Super Fast Fibre Broadband for Mess, Married Quarters and SLA
Discuss Super Fast Fibre Broadband for Mess, Married Quarters and SLA in Gaming and Software on The Army Rumour Service; Do you want super fast fibre broadband available on camp? Gaming performance I suspect will improve with up to 76Mbps broadband* from a fibre to the cabinet (FTTC) upgrade.
BT's rollout is likely to miss ...
Do you want super fast fibre broadband available on camp? Gaming performance I suspect will improve with up to 76Mbps broadband* from a fibre to the cabinet (FTTC) upgrade.
BT's rollout is likely to miss many military sites as the cabinets that supply them are not economical to convert to fibre. The government has setup Broadband Delivery UK (BDUK) with £500m to spend in collaboration with local councils to convert cabinets that aren't economical. There doesn't appear to be a similar plan for military sites, but there is now an e-petition which will get attention if enough signatures can be raised:
I sense your frustration at another e-petition. I must comment that although it is not best worded, the sentiment it conveys is correct. BT will not be told by the government which exchanges and cabinets to install fibre. This will be done on an "economical" basis given the number of porential customers on a given exchange or cabinet (for example, although Blandford Forum exchange is due to get fibre the cabinets up the hill at Blandford Camp are unlikely to be converted without intervention). In general, this suggests that rural areas, and military camps, with comparitively few users are unlikely to be economical.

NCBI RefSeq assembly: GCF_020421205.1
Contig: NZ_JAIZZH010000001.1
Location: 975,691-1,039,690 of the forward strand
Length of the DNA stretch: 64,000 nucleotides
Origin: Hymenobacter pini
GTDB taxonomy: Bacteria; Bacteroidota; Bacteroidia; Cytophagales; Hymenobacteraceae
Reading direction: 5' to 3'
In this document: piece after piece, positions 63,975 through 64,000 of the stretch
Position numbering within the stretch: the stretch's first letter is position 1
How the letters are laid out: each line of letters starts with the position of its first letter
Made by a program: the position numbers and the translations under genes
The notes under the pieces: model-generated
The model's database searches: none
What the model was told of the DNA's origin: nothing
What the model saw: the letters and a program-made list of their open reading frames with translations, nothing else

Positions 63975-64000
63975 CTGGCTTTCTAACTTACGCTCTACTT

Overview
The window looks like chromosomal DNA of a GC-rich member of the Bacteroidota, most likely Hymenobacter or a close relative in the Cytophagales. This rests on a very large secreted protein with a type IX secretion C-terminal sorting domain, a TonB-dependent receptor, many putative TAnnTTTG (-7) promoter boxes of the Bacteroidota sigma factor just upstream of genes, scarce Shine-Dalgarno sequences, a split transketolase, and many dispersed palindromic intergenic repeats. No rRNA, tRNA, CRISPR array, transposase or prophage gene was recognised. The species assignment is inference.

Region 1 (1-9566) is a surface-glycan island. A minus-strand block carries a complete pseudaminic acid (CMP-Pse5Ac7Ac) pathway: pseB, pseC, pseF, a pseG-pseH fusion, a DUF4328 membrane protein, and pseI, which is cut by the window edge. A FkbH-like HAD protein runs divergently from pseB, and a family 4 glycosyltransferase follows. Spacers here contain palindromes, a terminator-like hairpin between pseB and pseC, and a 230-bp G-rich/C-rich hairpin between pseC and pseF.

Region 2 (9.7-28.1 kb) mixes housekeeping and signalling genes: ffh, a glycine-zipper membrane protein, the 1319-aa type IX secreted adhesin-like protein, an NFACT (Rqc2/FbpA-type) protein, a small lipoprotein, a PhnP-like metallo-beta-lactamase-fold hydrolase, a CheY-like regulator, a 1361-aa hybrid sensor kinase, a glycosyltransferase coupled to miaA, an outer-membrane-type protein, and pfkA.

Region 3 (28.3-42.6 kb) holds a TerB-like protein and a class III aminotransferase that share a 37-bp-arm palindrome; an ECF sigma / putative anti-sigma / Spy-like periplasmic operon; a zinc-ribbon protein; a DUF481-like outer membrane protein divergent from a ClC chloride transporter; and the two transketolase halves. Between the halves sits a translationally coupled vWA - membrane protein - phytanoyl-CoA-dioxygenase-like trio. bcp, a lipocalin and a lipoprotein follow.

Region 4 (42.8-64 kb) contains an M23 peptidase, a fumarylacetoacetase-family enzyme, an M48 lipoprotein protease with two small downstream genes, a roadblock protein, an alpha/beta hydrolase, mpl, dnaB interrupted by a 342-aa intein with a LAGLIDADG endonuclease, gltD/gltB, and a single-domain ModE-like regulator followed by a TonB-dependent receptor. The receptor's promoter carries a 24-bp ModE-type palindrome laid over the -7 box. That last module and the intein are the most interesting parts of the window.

The government has setup through the department of Culture, Media and Sport a company called Broadband Delivery UK (BDUK). This has £530m (from an underspend by the BBC on digital TV switchover) to spend to convince BT to install fibre in exchanges and cabinets that are not economically viable at present.
So, how do we influence BDUK to think about spending some of that cash on service personnel?
1. Write to your MP.
2. Write to the Armed Forces Minister about the Armed Forces Covenant and its corresponding "Armed Forces Community Covenant" (which incidentally is all about stopping military personnel being disadvantaged in a community compared to the permenant civilian population - dentist waiting lists, schools, etc)
3. Sign the e-petiton.
The current distance issue with Broadband in rural areas is the distance from the exchange to the consumer. Typically ADSL will run at reasonable speed for up to 4 KM from the exchange. FTTC (Fibre to the Cabinet) brings this distance limitation down considerably, and while you quote the Blandford Forum exchange being distant from the camp, surely BT may gain advantage by moving Fibre up the hill to the camp, due to other services they present on camp. Kilostream and Megastream for the Camp exchange commcen and other applications etc could be carried on fibre if presented within a cabinet.
If providing fibre is economically viable then I am sure that BT will put fibre to cabinets on military sites.
However, there is already anecdotal evidence that BT are trying to avoid putting FTTC in areas where they will cannibalise their existing business products (Ref: PC Pro Mag issue 212, p170 and again in PC Pro issue 213, p32)